Then came the pandemic and lockdowns, and my family was under the same roof once more. My sister and I completed Zoom classes in the comfort of our backyard, setting up camp on the patio furniture while the dog galloped through the backyard. In the comfort of my own home, everything felt less overwhelming but more constricted. It was like I was in a safe space tainted with nostalgia, which made for a difficult re-adjustment to living at home. My parents took over the dining room, essentially transforming it into an open-concept work space where they spent hours making phone calls and updating Excel spreadsheets. They worked – and lived – in the same place, making it difficult to discern the time that should be spent on their jobs versus indulging in home life. Once again, the house didn’t feel like a home but now there was nowhere to go.

In the later months of the pandemic, my sister and I gathered on the couch in the den each night to watch movies. My father and I cooked dinner for the family while my mother cuddled with the dog in the living room. I sat outside in the backyard for hours of the day, taking advantage of the warm evenings where I didn’t have to be cooped up in the house. But the furniture began to disappear, either being sold or put in storage. Painters took over the kitchen and living room and the wooden cabinets were covered with a fresh coat of white. My bedroom door was painted over, as were the lime-green walls. The basement was emptied out entirely, no barbie dolls, Wii remotes, or bean bags in sight.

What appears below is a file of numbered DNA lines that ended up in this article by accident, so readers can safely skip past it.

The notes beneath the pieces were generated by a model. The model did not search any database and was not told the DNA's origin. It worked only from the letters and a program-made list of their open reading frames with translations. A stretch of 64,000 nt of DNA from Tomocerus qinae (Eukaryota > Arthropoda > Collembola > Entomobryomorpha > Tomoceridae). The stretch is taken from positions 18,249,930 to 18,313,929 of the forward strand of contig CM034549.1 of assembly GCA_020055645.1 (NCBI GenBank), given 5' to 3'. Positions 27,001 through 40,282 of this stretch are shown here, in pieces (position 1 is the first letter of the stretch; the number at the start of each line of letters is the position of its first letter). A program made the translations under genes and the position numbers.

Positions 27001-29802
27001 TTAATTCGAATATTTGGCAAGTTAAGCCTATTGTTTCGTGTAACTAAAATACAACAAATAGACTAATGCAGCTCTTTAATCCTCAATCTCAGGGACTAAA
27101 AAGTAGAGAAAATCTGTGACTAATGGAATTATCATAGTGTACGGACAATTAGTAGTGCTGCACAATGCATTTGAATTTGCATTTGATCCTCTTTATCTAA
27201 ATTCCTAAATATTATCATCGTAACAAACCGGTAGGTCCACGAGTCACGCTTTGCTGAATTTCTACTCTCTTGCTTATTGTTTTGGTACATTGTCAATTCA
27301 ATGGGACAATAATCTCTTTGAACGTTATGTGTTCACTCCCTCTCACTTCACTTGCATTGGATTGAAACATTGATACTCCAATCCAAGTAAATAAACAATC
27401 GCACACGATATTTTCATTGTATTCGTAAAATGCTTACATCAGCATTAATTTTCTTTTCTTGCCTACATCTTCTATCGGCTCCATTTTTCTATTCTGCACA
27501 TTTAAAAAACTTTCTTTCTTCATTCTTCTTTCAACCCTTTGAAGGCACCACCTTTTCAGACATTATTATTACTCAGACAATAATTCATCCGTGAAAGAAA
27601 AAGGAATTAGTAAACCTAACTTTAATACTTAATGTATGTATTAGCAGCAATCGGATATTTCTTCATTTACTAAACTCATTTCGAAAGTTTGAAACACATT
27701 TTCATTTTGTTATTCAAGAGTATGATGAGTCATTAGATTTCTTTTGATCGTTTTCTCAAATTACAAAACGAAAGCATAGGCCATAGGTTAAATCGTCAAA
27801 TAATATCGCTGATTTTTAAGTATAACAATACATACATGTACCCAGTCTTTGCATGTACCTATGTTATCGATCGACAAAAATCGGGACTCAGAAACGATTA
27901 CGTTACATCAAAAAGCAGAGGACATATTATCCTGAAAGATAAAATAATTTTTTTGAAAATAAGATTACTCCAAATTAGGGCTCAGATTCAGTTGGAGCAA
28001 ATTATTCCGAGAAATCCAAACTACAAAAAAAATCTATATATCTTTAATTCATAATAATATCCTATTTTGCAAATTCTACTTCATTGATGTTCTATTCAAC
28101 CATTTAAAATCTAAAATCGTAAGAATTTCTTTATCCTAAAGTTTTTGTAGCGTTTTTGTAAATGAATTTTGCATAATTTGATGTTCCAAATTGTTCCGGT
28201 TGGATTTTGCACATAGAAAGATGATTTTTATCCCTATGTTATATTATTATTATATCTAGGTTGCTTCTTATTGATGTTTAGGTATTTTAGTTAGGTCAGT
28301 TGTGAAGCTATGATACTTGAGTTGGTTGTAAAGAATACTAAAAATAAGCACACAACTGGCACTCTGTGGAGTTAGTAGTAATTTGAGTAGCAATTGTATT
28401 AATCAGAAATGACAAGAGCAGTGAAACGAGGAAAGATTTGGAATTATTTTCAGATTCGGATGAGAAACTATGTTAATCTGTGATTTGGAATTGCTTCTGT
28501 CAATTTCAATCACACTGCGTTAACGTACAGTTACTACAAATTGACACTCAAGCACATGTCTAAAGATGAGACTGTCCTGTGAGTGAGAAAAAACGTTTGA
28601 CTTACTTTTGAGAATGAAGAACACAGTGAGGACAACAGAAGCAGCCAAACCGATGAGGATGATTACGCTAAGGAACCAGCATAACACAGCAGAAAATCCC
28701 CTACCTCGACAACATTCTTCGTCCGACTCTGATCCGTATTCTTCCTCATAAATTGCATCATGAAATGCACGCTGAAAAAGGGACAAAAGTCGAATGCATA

I will remember how the pandemic brought my family together again after many years of not living under the same roof. It took time to readjust to the dynamics of suburbia and having to adhere to the familial roles instilled in me since childhood. But it was also the final year I will spend in that house; the final time I would able to call 58 Claremont Avenue home.


There is still the stress that comes from selling one’s childhood home. My sister and I are both preparing to graduate, find jobs, and figure out where to live if not in the new house. There are greater consequences for these decisions; money has become a factor as well as distance to the family. My parents’ stories about searching for the perfect home and at the right price make more sense now.

That’s the price of suburbia; comfort and opportunity become entangled and confused. My dreams of success and future careers, or the blissful ideations of young love were generated wihtin the walls of my childhood home. But the world outside the confines of 58 Claremont Avenue are much more confusing and intimidating. There are other factors in play besides the wild imagination of a young girl playing with her dollhouse and painting in the backyard, like retirement, graduation, and making a living.

“We were waiting for when I retired one day to move,” my mother said. Working as a high school guidance counselor in a neighboring town for thirty years, my mother officially retired in December 2020 as a result of the pandemic. She could no longer provide the same support for her students virtually and there was no reason to live in Rye anymore.

“We timed it because of you and [your sister]. And I guess me,” she said. “We just didn’t want you to come home from college and feel lost, we didn’t want that kind of stress with so many other things going on.”